The Metro Transit Authority yesterday authorized the development of a pass that Metro riders could purchase for use on both the bus and the subway.

The action was one of several the board took to deal with some sticky fare questions that have cropped up as Metro changes from a bus-only operation into an integrated bus rail system.

The board also referred to committee for one week any action that would alleviate the burden of extra fares that has fallen on Southeast and Far Northeast D.C. residents with the implementation July 1 of combined bus-rail service.

Under the fare structure some D.C. residents have suffered a daily fare increase of as much as 50 cents for a transit trip that takes longer. The increase to most suburban residents has been in most cases no more than 10 cents.

"It's an absolute must that we solve this problem," D.C. Transportation director Douglas N. Schneider said. A Metro board committee will consider various proposals, including one that some express bus service for D.C. residents be restored. A committee report and board action are scheduled for next week.

The "transit pass" that the board authorized yesterday is a concept that Metro officials have suggested before but have not been able to resolve. The board told the Metro staff to develop a proposal by November.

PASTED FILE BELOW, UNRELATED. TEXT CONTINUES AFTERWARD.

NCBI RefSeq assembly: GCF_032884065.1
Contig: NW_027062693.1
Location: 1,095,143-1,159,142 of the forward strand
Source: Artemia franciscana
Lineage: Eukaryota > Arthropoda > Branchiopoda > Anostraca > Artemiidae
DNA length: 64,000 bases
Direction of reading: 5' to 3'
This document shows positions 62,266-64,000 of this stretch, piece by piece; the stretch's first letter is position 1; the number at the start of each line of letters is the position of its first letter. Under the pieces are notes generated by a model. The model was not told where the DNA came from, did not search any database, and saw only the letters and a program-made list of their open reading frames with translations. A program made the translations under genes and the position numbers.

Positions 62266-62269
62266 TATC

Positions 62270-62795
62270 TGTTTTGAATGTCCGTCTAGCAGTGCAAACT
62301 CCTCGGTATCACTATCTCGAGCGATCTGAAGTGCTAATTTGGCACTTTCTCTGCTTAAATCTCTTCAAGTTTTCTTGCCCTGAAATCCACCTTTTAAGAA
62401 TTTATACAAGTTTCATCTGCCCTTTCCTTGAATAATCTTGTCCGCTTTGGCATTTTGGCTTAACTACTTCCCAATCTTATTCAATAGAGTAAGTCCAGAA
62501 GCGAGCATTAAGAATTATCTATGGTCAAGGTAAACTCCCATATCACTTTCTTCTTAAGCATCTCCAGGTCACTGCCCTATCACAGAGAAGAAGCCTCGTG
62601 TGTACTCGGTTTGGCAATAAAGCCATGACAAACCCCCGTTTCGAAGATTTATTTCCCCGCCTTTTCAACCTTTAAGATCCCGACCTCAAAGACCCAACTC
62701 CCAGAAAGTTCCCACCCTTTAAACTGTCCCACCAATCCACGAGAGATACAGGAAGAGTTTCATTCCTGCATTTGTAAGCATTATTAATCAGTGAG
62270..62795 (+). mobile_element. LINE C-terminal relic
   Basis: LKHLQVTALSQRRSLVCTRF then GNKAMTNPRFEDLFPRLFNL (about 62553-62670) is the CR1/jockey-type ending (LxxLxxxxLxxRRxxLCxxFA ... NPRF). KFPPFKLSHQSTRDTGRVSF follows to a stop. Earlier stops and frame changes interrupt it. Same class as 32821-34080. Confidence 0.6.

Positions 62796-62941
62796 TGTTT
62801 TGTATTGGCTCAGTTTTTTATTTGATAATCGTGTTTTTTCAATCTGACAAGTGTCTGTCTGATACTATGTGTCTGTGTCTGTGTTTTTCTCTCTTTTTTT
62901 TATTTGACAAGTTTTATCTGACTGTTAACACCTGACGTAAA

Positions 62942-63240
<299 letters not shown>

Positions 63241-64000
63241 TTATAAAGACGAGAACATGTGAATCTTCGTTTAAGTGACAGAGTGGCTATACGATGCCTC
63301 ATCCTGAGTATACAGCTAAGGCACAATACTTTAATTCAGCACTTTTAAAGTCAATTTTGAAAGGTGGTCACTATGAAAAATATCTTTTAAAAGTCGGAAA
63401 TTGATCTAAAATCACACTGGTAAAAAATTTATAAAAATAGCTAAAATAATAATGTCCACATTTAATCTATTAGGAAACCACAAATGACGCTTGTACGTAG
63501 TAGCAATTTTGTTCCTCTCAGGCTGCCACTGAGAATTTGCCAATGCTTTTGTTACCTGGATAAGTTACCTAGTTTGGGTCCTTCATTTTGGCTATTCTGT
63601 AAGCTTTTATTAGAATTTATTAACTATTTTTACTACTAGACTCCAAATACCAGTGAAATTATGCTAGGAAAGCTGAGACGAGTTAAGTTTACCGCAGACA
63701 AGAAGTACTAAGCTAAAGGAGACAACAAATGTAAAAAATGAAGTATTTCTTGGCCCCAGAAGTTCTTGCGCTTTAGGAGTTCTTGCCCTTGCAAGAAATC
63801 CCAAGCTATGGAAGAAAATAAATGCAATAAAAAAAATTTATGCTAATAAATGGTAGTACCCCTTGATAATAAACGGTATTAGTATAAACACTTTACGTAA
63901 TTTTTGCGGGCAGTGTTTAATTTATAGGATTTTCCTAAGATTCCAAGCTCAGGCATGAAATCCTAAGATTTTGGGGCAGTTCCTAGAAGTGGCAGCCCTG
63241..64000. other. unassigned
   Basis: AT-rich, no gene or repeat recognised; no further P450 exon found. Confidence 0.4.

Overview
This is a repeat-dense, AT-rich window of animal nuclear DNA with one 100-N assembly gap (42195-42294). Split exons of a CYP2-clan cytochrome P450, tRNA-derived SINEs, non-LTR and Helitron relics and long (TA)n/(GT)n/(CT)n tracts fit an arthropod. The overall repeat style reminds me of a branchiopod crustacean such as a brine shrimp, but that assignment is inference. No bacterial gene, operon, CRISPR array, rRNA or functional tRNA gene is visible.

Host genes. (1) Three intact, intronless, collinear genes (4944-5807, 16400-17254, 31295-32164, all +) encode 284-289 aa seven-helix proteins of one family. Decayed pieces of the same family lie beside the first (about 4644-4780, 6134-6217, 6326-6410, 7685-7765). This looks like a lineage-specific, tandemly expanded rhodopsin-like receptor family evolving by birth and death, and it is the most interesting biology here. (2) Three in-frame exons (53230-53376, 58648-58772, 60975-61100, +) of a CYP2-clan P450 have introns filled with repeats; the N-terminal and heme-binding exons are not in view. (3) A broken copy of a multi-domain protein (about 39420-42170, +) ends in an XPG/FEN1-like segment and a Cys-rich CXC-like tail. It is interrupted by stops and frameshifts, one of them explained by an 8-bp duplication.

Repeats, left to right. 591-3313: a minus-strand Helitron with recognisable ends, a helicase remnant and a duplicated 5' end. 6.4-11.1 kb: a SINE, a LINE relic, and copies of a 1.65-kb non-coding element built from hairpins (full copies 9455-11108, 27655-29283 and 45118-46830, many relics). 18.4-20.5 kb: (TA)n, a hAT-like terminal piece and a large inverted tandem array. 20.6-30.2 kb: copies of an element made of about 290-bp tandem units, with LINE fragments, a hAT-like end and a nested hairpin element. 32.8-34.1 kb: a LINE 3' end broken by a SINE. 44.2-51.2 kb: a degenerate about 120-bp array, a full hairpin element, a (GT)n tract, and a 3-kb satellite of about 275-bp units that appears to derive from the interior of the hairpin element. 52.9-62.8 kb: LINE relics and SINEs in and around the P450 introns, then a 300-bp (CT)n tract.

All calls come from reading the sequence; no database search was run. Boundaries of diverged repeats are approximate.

The board also administratively moved the D.C.-Maryland boundary to the middle of the Takoma Park Metro station which will open in November on the line from Rhode Island Avenue to Silver Spring. That action means that both D.C. and Maryland residents will be able to ride buses to the Takoma Park station, just barely in Maryland, without having to pay extra fare that is involved in crossing the District line. Similar action had also been proposed for the Silver Spring station, but the board did not act on that suggestion.

The board also said it was studying two or three options to solve the quirk in the Metro fare structure that costs people who use a bus, a train, and then a bus for a one-way trip as much as $1.10 a day more for a round trip than a bus-only round trip would have cost before July 1.

The board authorized general manager Theodore Lutz to negotiate with various other transit suppliers - especially the Reston commuter buses - to work out transfer arrangements between their vehicles and Metro facilities. Lutz said any agreements would have to provide "the best fiscal resolution" for Metro.

Metro is also working to solve the problem of Southeast and Prince George's residents crossing Pennsylvania Avenue SE at the Potomac Avenue Metro station when they transfer from rail to bus.

Bus stops have been moved and barricades placed to direct the pedestrian flow across Pennsylvania Avenue, and further negotiations between D.C. and Prince George's County are under way. D.C. is concerned about excess bus traffic on neighboring residential streets.

Board members were also told that a bus stop at the Federal Center SW Metro station was being moved from 3rd Street SW around the comer to D Street SW so Prince George's residents would not have to stand in the mud while waiting for buses in the evening.